Epileptic encephalopathy is a rare but devastating sub-form of epilepsy that results in severe mental and physical disabilities in children from birth. It is often caused by improper development of the brain.
Researchers linked a debilitating neurological disease in children to mutations in a gene that regulates neuronal development through control of protein movement within neuronal cells.
A team from the Montreal Neurological Institute and Hospital at McGill University, led by Peter McPherson, along with collaborators around the world discovered that a severe form of epileptic encephalopathy is caused by recessive loss-of-function mutations in the gene DENND5A.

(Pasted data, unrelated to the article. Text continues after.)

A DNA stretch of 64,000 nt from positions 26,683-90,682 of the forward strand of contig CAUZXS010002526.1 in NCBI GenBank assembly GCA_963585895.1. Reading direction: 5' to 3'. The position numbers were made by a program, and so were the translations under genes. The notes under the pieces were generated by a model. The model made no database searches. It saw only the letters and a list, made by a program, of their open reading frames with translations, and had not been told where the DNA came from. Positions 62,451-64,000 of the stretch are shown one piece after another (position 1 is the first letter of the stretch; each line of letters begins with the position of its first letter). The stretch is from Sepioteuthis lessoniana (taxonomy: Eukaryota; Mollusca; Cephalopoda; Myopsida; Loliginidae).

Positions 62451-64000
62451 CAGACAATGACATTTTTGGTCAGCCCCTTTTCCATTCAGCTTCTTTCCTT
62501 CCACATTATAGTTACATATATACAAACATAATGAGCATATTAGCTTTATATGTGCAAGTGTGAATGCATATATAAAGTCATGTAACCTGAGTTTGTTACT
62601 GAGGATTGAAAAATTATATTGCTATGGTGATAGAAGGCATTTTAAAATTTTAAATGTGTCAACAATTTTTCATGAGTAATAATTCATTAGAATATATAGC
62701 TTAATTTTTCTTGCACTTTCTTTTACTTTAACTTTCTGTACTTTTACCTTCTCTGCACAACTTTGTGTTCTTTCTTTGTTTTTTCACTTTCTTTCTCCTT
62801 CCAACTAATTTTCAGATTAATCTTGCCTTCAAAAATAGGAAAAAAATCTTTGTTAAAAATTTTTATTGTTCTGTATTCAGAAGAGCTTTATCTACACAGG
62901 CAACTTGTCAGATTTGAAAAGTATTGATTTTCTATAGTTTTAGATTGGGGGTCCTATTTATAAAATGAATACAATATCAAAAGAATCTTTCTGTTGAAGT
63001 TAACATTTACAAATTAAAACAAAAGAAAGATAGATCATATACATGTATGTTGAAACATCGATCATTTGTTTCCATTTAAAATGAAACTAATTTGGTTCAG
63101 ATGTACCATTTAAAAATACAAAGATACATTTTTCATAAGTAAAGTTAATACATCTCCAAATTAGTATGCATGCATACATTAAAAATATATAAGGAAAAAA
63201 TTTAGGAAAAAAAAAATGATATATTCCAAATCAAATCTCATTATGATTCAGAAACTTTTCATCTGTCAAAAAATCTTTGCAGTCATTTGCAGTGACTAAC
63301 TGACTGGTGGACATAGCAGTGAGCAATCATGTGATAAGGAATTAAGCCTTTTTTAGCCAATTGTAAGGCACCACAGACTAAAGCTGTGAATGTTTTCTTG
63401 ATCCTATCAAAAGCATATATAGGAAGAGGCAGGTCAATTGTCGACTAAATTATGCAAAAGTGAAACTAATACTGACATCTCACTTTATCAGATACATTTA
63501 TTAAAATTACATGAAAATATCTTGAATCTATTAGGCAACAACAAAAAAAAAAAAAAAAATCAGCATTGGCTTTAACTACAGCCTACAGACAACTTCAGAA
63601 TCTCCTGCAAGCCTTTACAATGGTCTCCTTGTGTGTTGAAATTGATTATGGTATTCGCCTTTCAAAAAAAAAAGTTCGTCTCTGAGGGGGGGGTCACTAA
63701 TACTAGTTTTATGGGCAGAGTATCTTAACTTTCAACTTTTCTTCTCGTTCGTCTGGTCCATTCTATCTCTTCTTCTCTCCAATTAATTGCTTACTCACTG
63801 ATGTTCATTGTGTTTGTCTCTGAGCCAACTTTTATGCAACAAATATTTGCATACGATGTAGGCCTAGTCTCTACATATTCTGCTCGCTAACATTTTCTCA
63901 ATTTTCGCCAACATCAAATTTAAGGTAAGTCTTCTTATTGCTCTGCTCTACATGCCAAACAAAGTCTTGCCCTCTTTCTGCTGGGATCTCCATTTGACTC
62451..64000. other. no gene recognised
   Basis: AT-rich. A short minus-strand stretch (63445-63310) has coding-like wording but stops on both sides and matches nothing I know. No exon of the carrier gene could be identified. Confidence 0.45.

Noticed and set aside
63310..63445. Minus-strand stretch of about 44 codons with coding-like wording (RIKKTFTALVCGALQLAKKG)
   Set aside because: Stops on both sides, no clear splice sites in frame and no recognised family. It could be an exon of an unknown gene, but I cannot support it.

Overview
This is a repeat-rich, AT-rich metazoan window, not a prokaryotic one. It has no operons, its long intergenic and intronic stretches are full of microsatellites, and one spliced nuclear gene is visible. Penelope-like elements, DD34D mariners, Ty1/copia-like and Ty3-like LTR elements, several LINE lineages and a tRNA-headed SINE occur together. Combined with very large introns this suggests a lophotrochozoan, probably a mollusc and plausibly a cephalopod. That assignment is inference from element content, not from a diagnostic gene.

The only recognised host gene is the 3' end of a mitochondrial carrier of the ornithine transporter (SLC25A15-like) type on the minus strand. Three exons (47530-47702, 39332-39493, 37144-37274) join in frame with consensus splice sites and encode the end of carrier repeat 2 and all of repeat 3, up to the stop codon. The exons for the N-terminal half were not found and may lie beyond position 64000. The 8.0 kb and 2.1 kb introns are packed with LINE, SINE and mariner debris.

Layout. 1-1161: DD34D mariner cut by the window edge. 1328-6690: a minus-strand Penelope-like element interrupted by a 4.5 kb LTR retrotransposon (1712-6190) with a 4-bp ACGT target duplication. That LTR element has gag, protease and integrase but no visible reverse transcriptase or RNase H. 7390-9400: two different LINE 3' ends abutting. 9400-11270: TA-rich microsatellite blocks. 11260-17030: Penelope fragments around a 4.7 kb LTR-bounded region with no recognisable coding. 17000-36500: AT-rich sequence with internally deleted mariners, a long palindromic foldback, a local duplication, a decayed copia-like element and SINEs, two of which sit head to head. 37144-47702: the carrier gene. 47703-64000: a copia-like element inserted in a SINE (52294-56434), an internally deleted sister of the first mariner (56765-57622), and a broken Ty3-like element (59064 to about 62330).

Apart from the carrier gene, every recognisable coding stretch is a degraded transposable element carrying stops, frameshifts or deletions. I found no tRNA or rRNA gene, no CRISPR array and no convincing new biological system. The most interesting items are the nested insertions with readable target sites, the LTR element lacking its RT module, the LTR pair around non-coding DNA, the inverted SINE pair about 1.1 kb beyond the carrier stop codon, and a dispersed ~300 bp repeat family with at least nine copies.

Their findings were published in the American Journal of Human Genetics.
This glowing neuron above has been genetically modified so it doesn't express the DENND5A protein.